Title: Backward Glass
Author: David Lomax
Genre: Science fiction, YA
Publisher: Flux (October 8, 2013)
Rating: 5/6 – I loved it!
Synopsis from NetGalley: Crack your head, knock you dead, then Prince Harming’s hunger’s fed.
It’s 1977, and Kenny Maxwell is dreading the move away from his friends. But then, behind the walls of his family’s new falling-apart Victorian home, he finds something incredible—a mummified baby and a note: “Help me make it not happen, Kenny. Help me stop him.”
Shortly afterwards, a beautiful girl named Luka shows up. She introduces Kenny to the backward glass, a mirror that allows them to travel through time. Meeting other “mirror kids” in the past and future is exciting, but there’s also danger. The urban legend of Prince Harming, who kidnaps and kills children, is true—and he’s hunting them. When Kenny gets stranded in the past, he must find the courage to answer a call for help, change the fate of a baby—and confront his own destiny.
My Initial Thoughts/Rambling: My first thought when I started this book: I have not watched nearly enough Doctor Who for this. And then, isn’t that a paradox? Wait – can they do that? What are the rules of the mirror again? Ugh, my head hurts.
BUT, despite the effort I had to make to keep all the wibbly wobbly timey wimey bits straight, this book was an incredible pleasure to read and I’m so glad I stuck through to the very end, because now I have a new favorite book!
Disclaimer: I was given a free copy of Backward Glass from NetGalley in exchange for an honest review.
What did I think about the characters? The best part about these characters was how real and tangible they were. Despite finding a time traveling mirror, none of them become swaggering idiots, believing themselves to be superheros. Kenny, the protagonist and narrator, recognizes this, and states it right out that he’s no hero – he’s just a teenager trying to figure it all out. Luka, while precocious and probably the most Alpha out of the entire cast, has her moments of vulnerability. There are so many kids from each decade, but all of them play a key role in the story and have stark differences in their personality. I never confused any of the characters with each other, because they were so well-developed and three-dimensional that there was no way they would allow me to mix them up.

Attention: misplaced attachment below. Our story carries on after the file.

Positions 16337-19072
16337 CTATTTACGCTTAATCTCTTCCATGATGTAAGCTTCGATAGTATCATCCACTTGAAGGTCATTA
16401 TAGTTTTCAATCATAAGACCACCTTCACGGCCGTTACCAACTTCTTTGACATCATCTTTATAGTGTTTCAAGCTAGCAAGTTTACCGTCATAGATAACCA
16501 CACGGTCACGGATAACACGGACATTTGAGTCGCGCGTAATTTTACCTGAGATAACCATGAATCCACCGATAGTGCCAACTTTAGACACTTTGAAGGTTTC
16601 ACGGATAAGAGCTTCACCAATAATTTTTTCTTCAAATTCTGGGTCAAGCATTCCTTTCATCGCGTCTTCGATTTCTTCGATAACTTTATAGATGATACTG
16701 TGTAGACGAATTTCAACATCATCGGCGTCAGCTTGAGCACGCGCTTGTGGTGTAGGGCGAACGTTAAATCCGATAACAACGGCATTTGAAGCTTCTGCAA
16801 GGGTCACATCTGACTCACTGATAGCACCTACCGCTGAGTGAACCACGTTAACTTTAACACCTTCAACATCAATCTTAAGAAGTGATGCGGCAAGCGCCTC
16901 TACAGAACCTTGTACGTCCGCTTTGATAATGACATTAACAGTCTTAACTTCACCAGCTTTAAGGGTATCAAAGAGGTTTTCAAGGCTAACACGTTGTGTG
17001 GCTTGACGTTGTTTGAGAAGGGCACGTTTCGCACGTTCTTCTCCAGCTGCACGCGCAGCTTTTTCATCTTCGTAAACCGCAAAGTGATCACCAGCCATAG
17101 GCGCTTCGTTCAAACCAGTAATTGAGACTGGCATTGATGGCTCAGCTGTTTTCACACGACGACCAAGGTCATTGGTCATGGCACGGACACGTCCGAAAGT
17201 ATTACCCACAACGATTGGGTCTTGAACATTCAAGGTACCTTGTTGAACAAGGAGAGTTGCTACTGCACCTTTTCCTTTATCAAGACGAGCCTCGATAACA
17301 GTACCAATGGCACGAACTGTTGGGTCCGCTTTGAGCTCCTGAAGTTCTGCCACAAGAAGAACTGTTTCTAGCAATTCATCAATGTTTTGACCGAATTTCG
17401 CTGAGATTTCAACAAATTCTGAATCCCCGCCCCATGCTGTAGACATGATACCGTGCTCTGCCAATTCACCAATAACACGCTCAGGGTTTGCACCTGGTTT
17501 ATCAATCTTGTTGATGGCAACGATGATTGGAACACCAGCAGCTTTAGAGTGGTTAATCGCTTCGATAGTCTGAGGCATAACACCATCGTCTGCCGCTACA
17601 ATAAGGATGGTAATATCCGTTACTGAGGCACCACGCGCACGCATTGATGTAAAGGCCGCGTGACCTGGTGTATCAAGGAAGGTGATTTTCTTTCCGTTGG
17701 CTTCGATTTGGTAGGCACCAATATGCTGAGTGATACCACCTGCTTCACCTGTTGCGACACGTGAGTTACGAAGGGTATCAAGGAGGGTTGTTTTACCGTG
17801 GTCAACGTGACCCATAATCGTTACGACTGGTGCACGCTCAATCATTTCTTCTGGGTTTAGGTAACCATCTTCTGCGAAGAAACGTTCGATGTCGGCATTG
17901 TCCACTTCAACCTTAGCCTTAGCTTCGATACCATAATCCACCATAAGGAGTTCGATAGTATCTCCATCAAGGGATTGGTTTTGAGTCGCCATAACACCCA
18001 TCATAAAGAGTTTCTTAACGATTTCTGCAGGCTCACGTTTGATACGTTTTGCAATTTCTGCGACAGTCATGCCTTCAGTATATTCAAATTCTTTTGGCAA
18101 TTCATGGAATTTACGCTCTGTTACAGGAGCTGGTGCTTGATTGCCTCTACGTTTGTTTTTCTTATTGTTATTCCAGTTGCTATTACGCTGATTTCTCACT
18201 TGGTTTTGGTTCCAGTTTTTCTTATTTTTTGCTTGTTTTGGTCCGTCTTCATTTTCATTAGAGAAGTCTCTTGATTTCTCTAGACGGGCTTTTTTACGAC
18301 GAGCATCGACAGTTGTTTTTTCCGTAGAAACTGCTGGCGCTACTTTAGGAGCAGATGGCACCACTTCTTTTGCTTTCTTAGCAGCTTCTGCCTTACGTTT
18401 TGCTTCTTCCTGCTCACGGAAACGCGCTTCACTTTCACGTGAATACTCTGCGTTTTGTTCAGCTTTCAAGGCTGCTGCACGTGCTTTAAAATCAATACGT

And the concept and plot? A+ for originality in concept. Between the mirrors and keys and Prince Harming and John Wald and the “auby one”, it was like an entirely new world was oozing from my Kindle screen. Remarkable world building, and a difficult concept explained very well! As an occasionally dense reader, I kind of forgot some of the rules of the mirror along the way while I tried to keep everything else straight, but Lomax always had a gentle reminder of what I had forgotten without being repetitive or pushy.
Plot: All hail David Lomax for keeping such an intricate and very-easy-to-screw-up-if-you-get-one-tiny-thing-wrong plot all in line. Seriously, the subplots and alternate timelines and parallel worlds would have tripped me up within three pages if I tried to write them, but Lomax manages to balance all of them and wrap them up so perfectly at the end that I had a huge Chesire grin on my face when I reached the final page. And the foreshadowing was done just perfectly – I figured a few things out, but never too soon in the story. Plus, just when I thought I had it figured out, there was another twist that left me scrambling to find out where I had gone wrong!
What about the writing style? At first I was a bit disconcerted, because (as you all know) I love a lot of description. There wasn’t too much of that, in the way of character appearances and setting imagery, but what I realized was that this story isn’t about the setting or appearances. It’s a coming of age story, and the really important parts are in the minds of the characters, and that’s what I really needed to pay attention too. So, applause to Lomax for making me realize that sometimes it’s okay, if not necessary, to forgo explicit detail and instead focus on the deeper aspects of the book.
Anything else you’d like to add? I’ll be really honest: reading this book was hard work. It’s a lot of stuff to wrap your brain around, and it was a bit overwhelming at first just because you have to change your perspective from a linear path to one with branches and circles and twists and crooks in the road. Once I made that conscious switch, I started to enjoy the book a lot more. It was entirely worth it, and I highly recommend this book! I know that for myself I’ll be ordering a paperback copy for my shelves when it comes out next month.
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